My law practice has an interesting ebb and flow. Sometimes, it seems that I have about 10 physician employment agreements going on at the same time, then I may not have one for 2-3 months. Right now, the trend is towards the purchase of medical practices. Here are five things to keep in mind when buying a practice:

  1. Letters of Intent are not necessary, but they are helpful. Most LOIs are non-binding, meaning that you can agree on a purchase price and other terms, but you do not have to stick with them as you negotiate the final agreement. While that means that LOIs are sometimes not worth the paper they are written on, they can be useful for making sure that the buyer and seller can initially agree on all of the key terms. If not, then there is no point paying attorneys and accountants to perform due diligence and draft the final documents.
  2. Most agreements regarding the purchase of a medical practice have two stages.  The LOI or two-stage contract is signed, then due diligence is performed, and then if everything goes well, the final closing occurs, at which time the building, assets, employees, patients, etc. are formally transferred. Either way, it is necessary to give yourself the time to perform due diligence and the ability to back out without penalty if something concerning arises during the due diligence.
  3. Asset purchases are better than stock purchases. When the assets are purchased, then the seller keeps the old entity and all of the liabilities (known and unknown) along with it. There are some exceptions, though, for some liabilities that stay with the assets, which is one reason why due diligence is so important. The buyer also gets to deprecate the assets anew, which is another advantage of an asset purchase. In some circumstances, existing contracts (that are not transferable), insurance relationships, etc. require that the stock be purchased instead of its assets. In that case, due diligence on the liabilities becomes even more important.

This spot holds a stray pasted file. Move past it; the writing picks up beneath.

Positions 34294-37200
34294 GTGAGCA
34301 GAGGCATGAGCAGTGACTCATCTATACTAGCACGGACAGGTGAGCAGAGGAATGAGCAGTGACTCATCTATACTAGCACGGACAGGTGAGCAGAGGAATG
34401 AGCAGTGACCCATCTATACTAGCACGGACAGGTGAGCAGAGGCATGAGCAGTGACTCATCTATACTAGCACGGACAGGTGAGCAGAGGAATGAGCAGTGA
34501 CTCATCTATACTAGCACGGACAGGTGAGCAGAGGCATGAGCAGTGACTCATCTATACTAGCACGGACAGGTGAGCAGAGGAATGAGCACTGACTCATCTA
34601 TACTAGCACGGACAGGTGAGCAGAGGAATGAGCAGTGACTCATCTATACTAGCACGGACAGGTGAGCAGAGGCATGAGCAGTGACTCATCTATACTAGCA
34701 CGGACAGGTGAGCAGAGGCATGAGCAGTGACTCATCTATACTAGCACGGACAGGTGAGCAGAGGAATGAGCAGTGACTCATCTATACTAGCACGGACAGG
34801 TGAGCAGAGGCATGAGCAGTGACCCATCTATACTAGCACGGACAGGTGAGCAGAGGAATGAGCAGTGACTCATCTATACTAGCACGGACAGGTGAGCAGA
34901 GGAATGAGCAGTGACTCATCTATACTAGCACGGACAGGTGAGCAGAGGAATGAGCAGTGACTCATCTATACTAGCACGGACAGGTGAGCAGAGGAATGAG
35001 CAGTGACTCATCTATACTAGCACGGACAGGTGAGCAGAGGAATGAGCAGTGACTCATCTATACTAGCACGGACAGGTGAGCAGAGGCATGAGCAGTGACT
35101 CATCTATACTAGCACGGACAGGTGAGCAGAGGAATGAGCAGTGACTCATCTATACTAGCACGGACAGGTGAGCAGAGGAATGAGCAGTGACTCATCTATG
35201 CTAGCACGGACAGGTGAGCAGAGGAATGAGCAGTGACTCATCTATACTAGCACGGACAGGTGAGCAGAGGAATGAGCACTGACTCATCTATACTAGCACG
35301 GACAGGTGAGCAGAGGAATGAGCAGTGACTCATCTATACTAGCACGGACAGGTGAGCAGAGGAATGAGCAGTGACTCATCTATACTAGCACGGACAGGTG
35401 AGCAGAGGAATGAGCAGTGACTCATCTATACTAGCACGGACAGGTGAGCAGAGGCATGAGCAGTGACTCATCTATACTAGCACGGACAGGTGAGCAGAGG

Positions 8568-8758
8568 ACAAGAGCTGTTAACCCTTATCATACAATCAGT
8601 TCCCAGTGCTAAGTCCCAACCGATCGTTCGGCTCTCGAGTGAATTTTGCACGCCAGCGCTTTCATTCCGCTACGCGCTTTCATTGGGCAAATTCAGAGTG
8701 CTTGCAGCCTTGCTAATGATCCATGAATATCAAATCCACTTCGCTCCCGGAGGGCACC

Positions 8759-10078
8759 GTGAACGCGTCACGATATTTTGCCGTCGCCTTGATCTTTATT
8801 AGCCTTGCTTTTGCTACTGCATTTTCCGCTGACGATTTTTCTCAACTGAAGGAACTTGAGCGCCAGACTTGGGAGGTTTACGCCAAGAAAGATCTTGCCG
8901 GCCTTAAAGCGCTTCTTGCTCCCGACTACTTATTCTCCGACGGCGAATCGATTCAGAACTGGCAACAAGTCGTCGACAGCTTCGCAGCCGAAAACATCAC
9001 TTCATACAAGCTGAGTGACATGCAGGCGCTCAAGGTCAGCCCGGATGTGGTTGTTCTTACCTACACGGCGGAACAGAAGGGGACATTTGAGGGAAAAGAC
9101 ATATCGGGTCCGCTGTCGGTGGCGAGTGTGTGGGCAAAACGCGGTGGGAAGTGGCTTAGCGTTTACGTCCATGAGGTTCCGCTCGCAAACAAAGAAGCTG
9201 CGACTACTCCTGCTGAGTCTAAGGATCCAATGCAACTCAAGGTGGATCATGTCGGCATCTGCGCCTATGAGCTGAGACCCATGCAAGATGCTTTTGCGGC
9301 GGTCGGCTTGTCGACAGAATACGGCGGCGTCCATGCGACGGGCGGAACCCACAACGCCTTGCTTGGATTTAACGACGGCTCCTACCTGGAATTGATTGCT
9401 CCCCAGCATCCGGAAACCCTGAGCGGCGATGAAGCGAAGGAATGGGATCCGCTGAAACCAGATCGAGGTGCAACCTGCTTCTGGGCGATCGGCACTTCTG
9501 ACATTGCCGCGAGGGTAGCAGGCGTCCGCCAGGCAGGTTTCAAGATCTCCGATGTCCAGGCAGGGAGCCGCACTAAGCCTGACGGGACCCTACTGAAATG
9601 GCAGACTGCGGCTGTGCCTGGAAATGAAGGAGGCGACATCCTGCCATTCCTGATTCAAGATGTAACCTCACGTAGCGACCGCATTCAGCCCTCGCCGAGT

4. Inspect everything.  Inspect the property, building, contracts, essential equipment, tax returns and books and records. Meet with the employees and observe the office flow. The last thing you want is to buy what you think is a turn-key, extremely profitable practice and end up with a lemon. Further, even though your contract will make the seller provide dozens of promises (called warranties) regarding the assets, practice, etc., the sellers that breach those warranties or lie about the practice are usually not the type to just voluntarily pay up when they are caught.  Instead, you are going to have to sue to enforce those warranties. Due diligence, then, is the best form of protection you can get, as it is much less expensive to solve problems before the contract is signed than after.
  5. Holdbacks are your best friend. It is rare that both sides are satisfied with the purchase price for the practice. Why not create some incentives that give the seller more money if certain things happen that ultimately also enriches the buyer?  In other words, if the buyer thinks the practice is worth $450,000 and the seller says $550,000, an option is to tie some of that $100,000 difference to some performance incentives, such as patient retention over the next 6-18 months, employee retention, cash flow/profitability and the condition of the assets?  If all of those things go smoothly, the seller gets some or all of that $100,000, but the buyer has a great practice and is still happy with the deal.  If those things go poorly, then the buyer has not overpaid for the practice, is less likely to sue, and the seller likely knows what went wrong and should be happy to be rid of the practice.

I could easily mention another 20 things to consider, but Christy reminds me to keep these short for my ADHD physician readers. Perhaps the most important thing is to have an attorney and accountant involved from the beginning. Medical practices are expensive, but do not be penny wise and pound foolish by not having an attorney and accountant involved from the beginning, as their fees will be a small fraction of the purchase price and can save many times their cost in preventing some situations that could result in litigation.

-Richard

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